Ivan Kouznetsoff, a Russian engineer, recounts during World War II his stay in England prior to the war working on a new propeller for ice-breaking ships. Naive about British people, and ...
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Ivan Kouznetsoff, a Russian engineer, recounts during World War II his stay in England prior to the war working on a new propeller for ice-breaking ships. Naive about British people, and convinced by hearsay that they are shallow and hypocritical, Ivan is both bemused and amused by them. He is blunt in his opinions about Britons, and at first this puts off his hosts, including the lovely Ann Tisdall, whose grandfather runs the shipbuilding firm that will make use of Ivan's propeller. The longer Ivan stays, however, the more he comes to understand the humor, warmth, strength, and conviction of the British people, and the more they come to see him as a friend, rather than merely a suspicious Russian. As a romantic bond grows between Ivan and Ann, a cultural bond begins to grow as well, particularly as the war begins, and Russia is attacked by Germany.Written by
Jim Beaver <email@example.com>
Beatrice Harrison's cello-and-nightingale broadcasts were mostly in the 1920s, but in any case no live broadcast would have been made during an air raid since it would give information to the enemy. (For this reason recordings were used for Big Ben chimes instead of the live feed when an air raid was in progress.) See more »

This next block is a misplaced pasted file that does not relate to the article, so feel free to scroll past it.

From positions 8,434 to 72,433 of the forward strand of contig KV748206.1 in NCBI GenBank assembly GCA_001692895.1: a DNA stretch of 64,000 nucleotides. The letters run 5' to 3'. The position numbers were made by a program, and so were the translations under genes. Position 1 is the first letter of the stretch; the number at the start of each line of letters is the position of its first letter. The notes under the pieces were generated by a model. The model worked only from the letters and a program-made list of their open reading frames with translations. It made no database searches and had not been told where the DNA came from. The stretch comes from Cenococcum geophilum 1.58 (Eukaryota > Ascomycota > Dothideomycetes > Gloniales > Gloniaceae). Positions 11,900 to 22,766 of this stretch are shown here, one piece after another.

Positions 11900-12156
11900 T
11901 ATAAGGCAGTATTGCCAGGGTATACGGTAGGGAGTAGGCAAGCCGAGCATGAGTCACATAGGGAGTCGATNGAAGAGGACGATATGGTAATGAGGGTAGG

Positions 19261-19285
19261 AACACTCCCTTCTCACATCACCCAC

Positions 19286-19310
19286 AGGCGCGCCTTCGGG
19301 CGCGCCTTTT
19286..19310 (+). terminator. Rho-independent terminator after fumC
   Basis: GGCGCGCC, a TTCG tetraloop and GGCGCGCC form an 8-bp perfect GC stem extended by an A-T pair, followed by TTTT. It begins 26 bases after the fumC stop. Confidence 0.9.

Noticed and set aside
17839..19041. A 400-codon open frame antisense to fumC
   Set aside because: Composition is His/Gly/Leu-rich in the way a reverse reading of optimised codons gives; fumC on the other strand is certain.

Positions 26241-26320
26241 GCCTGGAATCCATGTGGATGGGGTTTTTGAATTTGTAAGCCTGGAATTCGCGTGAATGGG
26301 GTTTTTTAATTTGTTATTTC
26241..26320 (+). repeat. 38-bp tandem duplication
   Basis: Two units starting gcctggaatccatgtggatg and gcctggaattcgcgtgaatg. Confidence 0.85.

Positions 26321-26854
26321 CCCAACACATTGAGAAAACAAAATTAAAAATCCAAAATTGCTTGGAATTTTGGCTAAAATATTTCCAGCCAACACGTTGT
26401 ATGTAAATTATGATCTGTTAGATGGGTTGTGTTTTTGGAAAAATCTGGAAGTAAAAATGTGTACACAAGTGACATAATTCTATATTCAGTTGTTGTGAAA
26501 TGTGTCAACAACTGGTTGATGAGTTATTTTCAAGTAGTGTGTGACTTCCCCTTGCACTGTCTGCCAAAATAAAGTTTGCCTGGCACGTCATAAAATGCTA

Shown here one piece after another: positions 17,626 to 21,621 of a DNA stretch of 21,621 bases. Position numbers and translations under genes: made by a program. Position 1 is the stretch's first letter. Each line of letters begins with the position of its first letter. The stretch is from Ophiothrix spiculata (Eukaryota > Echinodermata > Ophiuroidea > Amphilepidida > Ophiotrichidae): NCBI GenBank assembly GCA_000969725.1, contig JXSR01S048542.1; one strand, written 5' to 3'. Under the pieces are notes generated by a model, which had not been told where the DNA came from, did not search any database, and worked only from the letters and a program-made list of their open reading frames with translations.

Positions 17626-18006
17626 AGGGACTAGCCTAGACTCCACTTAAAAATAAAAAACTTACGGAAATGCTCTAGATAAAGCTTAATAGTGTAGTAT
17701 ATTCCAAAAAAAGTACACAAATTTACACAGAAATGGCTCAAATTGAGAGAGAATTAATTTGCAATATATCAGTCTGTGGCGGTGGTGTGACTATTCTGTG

Here's a book for you, dear, "Crime and Punishment". It's about a Russian who kills an old woman with an axe. Good Night, dear!
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Opening credits prologue: "Joking decides great things stronger and better oft than earnest can . . ." See more »
Unbelievable propaganda ifo Russia, which would change 2 years later
THE DEMI-PARADISE (original title, UK 1943) is an opportunistic piece of propaganda, with the great Laurence Olivier playing a Russian engineer trying to build a propeller for an ice breaker to operate in the Baltic, with the assistance of obviously superior British engineers.
In the midst of the propaganda against the backdrop of a war that until 1942 had not gone in Great Britain's favor, you even get to see historic pageants, and an apology for the UK colonizing half of the planet.
This film is an interesting document of the mindset of the day, when Great Britain was still the empire on which the sun never set, but it does not really work from a cinematographic standpoint. Photography is average, acting so-so, and the screenplay carries some extremely cheesy holes.
Strikingly elegant Penelope Dudley-Ward conveniently represents Britain's openness to a loving relationship with the USSR, but there's really no chemistry spark between her and Olivier. It's as totally unconvincing a love affair as this is as piece of film-making.
Perhaps the most interesting comment to be made about THE DEMI-PARADISE is that by 1945 Winston Churchill was referring to the Soviet Union as the "iron curtain," and warning about the dangers of the USSR's occupation of Eastern Europe, and by 1948 the Cold War had started in earnest.
Really strange bedfellows, therefore. Thankfully, Dudley-Ward is very easy on the eye, especially when she smiles, but even her beautiful face cannot save this overlong piece of propaganda.
I suffered watching it because of Covid-prompted confinement but rest assured that I'll not watch it again.
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